Wednesday, March 3, 2010

The benefits of demolishing some buildings

This is what you would have seen until a year or so ago at 9915 Miles Avenue, in Cleveland. Another nondescript single-story brick commercial building.

Second Empire style house on Miles Road

This is the same spot today. The demolition of the commercial building on Miles Avenue revealed this circa 1880 brick Second Empire style house.

4166 East 100th Street

The house, which the County Auditor lists at 4166 East 100th Street, appears to be in good condition on the exterior. Making it again visible to passersby on the main thoroughfare improves the quality of the streetscape as well as illustrating the past of this neighborhood and road.

There are a surprising number of buildings like this in the greater Cleveland area. Most of the older roads have become major commercial routes, so residences become commercial properties. The commercial properties are usually physically connected to the residences, rather than being placed in front of them.

We are at a point in time at which there are many buildings being considered for demolition within the city. We need to carefully consider which buildings we will save and which we will allow to be bulldozed. If there's only a slight commercial advantage to a business using a less interesting building, we should consider incentives to encourage them to save the more interesting ones.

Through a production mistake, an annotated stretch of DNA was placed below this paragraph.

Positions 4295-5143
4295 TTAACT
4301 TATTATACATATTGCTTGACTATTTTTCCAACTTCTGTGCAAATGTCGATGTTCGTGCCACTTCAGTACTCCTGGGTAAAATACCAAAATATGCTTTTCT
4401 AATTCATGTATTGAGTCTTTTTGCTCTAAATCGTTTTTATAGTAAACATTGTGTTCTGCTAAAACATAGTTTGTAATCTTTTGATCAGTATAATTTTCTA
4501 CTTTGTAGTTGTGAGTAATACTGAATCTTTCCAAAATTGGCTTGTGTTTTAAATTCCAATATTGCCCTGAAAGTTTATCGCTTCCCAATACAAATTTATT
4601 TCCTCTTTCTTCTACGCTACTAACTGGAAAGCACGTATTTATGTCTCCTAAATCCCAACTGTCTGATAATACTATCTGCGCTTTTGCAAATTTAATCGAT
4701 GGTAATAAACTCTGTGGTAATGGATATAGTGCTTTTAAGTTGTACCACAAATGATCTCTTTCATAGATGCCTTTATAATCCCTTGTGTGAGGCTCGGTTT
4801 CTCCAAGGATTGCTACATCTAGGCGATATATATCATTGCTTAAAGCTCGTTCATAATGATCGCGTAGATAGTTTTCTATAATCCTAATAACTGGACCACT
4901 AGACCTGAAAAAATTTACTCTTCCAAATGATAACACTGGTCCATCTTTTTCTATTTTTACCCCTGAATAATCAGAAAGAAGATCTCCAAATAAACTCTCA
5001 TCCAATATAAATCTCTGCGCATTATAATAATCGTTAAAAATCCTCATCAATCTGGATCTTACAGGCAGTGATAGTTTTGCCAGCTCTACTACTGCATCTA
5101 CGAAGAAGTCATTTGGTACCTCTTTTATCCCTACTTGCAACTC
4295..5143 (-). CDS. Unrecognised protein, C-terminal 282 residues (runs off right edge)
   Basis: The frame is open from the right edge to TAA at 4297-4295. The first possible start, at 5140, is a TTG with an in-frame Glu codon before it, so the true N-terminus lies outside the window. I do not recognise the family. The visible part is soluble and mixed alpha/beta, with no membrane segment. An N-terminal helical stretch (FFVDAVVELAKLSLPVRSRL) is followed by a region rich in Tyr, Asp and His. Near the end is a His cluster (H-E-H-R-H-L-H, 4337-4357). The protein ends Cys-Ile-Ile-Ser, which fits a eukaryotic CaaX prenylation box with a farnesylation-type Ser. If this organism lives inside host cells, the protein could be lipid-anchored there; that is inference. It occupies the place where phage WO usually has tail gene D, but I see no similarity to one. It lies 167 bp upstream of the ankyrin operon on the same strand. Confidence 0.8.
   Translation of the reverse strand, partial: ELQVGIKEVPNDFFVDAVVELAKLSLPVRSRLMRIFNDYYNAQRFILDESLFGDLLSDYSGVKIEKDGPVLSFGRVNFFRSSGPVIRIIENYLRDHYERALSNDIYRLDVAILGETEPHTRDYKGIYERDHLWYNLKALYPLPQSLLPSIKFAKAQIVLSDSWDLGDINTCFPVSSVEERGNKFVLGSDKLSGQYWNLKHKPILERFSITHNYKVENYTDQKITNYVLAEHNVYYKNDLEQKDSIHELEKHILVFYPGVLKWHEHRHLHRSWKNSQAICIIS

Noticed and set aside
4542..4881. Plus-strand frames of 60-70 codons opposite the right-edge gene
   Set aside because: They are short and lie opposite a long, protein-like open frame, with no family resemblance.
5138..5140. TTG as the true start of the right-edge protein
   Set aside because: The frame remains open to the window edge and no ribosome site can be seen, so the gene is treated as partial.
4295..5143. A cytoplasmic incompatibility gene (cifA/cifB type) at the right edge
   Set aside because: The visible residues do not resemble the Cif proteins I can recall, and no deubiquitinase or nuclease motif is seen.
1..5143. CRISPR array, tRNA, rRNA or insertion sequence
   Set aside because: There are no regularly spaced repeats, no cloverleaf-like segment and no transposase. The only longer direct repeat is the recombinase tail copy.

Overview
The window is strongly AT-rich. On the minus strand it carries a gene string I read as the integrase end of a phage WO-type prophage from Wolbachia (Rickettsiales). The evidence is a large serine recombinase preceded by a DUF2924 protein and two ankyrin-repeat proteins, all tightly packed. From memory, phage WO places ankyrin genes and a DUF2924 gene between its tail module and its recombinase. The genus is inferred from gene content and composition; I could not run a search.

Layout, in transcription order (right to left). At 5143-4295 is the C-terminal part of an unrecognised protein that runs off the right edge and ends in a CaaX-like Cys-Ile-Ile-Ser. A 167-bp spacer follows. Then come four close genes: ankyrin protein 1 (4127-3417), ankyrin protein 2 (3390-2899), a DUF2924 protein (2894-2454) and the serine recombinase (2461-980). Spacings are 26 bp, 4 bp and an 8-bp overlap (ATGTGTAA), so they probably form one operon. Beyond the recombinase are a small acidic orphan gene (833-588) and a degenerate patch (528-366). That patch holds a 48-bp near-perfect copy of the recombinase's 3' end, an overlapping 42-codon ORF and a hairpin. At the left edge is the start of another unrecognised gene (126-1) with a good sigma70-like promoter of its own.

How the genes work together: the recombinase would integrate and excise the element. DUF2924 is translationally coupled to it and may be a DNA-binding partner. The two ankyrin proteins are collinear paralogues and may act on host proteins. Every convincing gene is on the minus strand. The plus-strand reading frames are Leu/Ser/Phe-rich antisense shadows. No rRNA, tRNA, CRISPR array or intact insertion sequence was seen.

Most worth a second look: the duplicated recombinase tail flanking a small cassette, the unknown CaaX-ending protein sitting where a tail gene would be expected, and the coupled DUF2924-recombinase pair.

1. I have to agree with you, the structure was definitely demolished for the greater good!

  2. The house at 9915 Miles/4166 E 100th St is quite handsome and provides a wonderful example of its locally popular class. Thanks for bringing this to our attention! Let’s hope that increased visibility is a small step toward house survival and neighborhood resurgence.

    It would be useful to discuss the house’s style from a base other than that of national style (in this case, described as Second Empire). There are ways to describe Western Reserve house style in more intimate and regionally sensitive terms. Unfortunately, such a discussion is too long and complex for a blog comment. More regionally focused style frameworks help us better understand our regional and local identities.